Journal of Risk Model Validation

The first paper in this issue of The Journal of Risk Model Validation is by Lawrence R. Forest Jr., Gaurav Chawla and Scott D. Aguais and is titled "Biased benchmarks". The authors are concerned about the widespread use by regulators and credit analysts of both long-run average default rates from default studies by S&P and Moody's and expected default frequencies from the Moody's KMV public firm model as benchmarks for evaluating the accuracy of an institution's probability of default models. They contend that recent evidence indicates that these benchmarks have, over the last eleven years, exaggerated default risk for nonfinancial corporate entities. For nonfinancial corporate entities, over the cyclically neutral period from the start of 2003 through 2013, the average one-year realized default rate of almost every S&P and Moody's alphanumeric grade is well below the average default rates experienced up to 2003. Expressed in terms of grades, it appears that both S&P and Moody's have been grading nonfinancial corporate entities more harshly over the past eleven years than they had previously: by about one alphanumeric notch in the speculative-grade range and by about two notches in the investment-grade range. The sources of this time inconsistency bias are not identified, but the evidence presented in the paper raises concerns that lending institutions that apply these benchmarks may be unduly restricting corporate lending, which should be of great interest to a wide range of lenders and their quantitative advisors.

The issue's second paper, "Backtesting Solvency II value-at-risk models using a rolling horizon", is by Miriam Loois and is what seems to me to be a very valuable study on backtesting. If I may quote from the abstract: Solvency II value-at-risk (VaR) models focus on a one-year horizon and a confidence interval of 0.5%. To accurately backtest such models, a multiple of 200 years of historic data is necessary. Due to a lack of data, backtests are often performed using a rolling horizon. We investigate the effect of using this rolling horizon. We show that this leads to a significant increase in the probability of finding an extreme event. The author illustrates the problem by analyzing a review of the equity stress parameter for Dutch pension funds. The review report states that the number of historic violations is too high and, therefore, the stress parameter is too low. The author finds that the number of historic violations can be explained through the use of a rolling window and proposes a step-by-step approach to correctly backtest in this situation. She finds that the probability of finding an extreme event can (falsely) increase by a factor of seven. This should be of great value to the vast number of us who routinely carry out backtests using rolling windows as part of their research. It is also an opportunity to remind contributors that the journal is very interested in publishing research on backtesting methodology.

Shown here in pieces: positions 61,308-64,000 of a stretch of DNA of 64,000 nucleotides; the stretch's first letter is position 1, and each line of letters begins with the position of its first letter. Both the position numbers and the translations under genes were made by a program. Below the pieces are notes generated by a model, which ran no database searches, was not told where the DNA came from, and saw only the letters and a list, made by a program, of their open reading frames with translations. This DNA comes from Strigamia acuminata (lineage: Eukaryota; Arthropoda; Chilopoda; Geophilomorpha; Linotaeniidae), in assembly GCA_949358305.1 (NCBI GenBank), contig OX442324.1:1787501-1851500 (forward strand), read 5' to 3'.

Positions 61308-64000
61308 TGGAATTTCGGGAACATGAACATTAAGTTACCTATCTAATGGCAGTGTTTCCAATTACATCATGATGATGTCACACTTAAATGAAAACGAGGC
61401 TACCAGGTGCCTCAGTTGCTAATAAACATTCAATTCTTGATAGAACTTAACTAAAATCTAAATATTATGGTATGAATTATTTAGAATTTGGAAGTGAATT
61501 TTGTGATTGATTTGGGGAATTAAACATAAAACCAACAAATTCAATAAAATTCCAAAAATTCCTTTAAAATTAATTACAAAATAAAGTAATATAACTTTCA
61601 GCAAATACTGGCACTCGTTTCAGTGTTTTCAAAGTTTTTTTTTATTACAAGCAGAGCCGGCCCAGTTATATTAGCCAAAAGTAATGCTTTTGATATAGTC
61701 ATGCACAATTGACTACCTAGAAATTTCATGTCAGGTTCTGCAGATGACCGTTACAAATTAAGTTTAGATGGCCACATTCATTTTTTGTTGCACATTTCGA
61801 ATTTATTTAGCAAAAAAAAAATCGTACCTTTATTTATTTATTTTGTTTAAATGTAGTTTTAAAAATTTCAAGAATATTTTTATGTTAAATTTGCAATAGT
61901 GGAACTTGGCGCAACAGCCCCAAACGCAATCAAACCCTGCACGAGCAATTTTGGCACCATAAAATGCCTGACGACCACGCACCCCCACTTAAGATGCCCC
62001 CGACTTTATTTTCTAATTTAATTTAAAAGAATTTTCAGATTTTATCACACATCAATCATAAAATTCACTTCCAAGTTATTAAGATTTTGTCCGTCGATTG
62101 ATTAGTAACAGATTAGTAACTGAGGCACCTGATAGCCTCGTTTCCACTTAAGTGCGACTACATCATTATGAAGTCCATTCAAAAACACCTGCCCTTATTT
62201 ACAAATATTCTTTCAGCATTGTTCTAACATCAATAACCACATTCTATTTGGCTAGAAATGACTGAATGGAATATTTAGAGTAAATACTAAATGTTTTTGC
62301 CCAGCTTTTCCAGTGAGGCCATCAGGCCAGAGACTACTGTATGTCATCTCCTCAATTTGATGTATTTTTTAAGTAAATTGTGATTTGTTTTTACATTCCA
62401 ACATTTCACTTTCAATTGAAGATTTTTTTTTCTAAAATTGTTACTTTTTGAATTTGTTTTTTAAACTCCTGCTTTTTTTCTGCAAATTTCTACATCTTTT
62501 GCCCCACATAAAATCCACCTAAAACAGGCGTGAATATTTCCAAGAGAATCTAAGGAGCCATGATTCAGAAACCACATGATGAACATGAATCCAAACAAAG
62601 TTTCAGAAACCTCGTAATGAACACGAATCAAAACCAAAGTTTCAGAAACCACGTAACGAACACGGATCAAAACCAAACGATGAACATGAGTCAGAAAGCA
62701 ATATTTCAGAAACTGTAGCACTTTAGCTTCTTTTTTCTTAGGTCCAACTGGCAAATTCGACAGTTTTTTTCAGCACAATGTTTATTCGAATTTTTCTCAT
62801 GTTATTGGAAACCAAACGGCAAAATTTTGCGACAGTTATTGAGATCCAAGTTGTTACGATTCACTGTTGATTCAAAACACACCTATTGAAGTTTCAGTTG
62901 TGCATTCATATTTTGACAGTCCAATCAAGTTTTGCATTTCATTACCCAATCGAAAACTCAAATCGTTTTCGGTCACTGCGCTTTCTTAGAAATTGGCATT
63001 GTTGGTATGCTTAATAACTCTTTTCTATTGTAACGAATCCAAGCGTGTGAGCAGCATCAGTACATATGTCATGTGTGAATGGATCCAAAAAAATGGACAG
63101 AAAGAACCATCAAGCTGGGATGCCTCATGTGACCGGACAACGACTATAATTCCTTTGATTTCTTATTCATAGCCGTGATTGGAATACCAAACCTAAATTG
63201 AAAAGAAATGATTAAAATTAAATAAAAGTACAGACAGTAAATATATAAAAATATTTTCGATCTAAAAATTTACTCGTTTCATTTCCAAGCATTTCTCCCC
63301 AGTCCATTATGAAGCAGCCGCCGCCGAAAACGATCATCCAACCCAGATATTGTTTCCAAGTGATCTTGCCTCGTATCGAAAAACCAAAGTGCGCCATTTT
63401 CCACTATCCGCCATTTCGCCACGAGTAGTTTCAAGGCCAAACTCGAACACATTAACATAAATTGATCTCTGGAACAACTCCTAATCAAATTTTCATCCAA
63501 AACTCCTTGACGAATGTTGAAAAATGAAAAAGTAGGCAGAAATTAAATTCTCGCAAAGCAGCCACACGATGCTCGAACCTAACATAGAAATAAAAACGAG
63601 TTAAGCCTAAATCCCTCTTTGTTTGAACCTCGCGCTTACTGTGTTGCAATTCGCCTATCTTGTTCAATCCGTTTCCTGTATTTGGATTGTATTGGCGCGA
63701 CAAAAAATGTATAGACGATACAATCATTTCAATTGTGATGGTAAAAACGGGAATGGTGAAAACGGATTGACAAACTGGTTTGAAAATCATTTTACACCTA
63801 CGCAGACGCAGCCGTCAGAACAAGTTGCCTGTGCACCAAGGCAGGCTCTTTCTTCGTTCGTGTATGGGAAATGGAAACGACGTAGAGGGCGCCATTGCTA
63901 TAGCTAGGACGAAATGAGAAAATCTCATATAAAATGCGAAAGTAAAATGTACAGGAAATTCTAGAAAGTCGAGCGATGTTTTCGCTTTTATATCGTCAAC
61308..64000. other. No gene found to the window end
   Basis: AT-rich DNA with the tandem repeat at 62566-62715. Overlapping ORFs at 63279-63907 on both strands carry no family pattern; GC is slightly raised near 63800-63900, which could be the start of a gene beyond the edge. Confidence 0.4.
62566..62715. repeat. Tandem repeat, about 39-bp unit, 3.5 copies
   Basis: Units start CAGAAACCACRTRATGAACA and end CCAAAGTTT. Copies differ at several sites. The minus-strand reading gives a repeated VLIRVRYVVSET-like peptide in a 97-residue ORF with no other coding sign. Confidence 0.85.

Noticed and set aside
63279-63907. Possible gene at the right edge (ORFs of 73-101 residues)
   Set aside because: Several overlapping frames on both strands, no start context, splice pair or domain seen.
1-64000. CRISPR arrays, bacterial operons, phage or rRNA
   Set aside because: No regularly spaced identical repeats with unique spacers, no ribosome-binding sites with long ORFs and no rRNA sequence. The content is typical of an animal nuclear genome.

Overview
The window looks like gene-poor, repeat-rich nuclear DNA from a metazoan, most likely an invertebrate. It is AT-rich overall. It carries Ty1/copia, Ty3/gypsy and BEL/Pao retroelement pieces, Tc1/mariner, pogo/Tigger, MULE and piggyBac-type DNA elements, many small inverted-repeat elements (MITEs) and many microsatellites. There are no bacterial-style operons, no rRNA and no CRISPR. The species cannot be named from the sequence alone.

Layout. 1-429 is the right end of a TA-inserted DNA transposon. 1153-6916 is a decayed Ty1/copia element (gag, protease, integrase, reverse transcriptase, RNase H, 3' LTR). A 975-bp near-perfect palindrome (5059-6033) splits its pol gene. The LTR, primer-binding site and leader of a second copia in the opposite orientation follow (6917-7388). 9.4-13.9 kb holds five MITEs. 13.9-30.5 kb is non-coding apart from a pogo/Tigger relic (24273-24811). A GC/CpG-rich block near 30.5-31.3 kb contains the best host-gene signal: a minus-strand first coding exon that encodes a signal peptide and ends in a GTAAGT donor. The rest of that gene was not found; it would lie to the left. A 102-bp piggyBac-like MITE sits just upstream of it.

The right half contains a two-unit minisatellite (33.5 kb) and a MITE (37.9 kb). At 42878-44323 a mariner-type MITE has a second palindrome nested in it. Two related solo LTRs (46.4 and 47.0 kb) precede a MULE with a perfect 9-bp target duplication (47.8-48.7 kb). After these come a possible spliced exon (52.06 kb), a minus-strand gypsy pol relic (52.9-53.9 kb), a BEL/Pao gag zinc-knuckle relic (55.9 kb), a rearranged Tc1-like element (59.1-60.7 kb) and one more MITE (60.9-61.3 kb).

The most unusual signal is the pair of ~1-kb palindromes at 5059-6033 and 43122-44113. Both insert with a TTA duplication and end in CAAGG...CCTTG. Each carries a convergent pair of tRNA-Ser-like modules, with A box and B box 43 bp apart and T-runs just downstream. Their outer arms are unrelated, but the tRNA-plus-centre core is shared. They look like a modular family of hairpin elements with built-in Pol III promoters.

The third paper in the issue, "Stress testing and modeling of rating migration under the Vasicek model framework: empirical approaches and technical implementation" by Bill Huajian Yang and Zunwei Du, is concerned with stress testing the Vasicek model by extending the correlation structure for nondefault ratings. Two models are proposed. Both models can be estimated and explanations are provided as to how to proceed. Analytical formulas for conditional transition probabilities are derived. Modeling downgrade risk rather than default risk addresses the issue of low default counts for high-quality ratings.

Our last paper is "Commodity value-at-risk modeling: comparing RiskMetrics, historic simulation and quantile regression" by Marie Steen, Sjur Westgaard and Ole Gjølberg. The authors investigate the risk modeling of commodities. They note that return distributions differ widely across different commodities, both in terms of tail fatness and skewness. These are features that they take into account when modeling risk. The authors outline the return characteristics of nineteen different commodity futures during the period 1992-2013. They then evaluate the performance of two standard risk modeling approaches, ie, RiskMetrics and historical simulation, against a quantile regression approach. Their findings strongly support quantile regression. It has always been believed that quantile regression is better at picking up nonlinear dependence, but it is my understanding that a linear quantile relationship is not in any way generic for a broad class of conditional distribution functions.

This issue covers a splendid range of topics: credit mismeasurement, backtesting methodology, stress testing and, finally, commodity risk model validation.

Steve Satchell
Trinity College, University of Cambridge

You need to sign in to use this feature. If you don’t have a account, please register for a trial.

Sign in
You are currently on corporate access.

To use this feature you will need an individual account. If you have one already please sign in.

Sign in.

Alternatively you can request an individual account here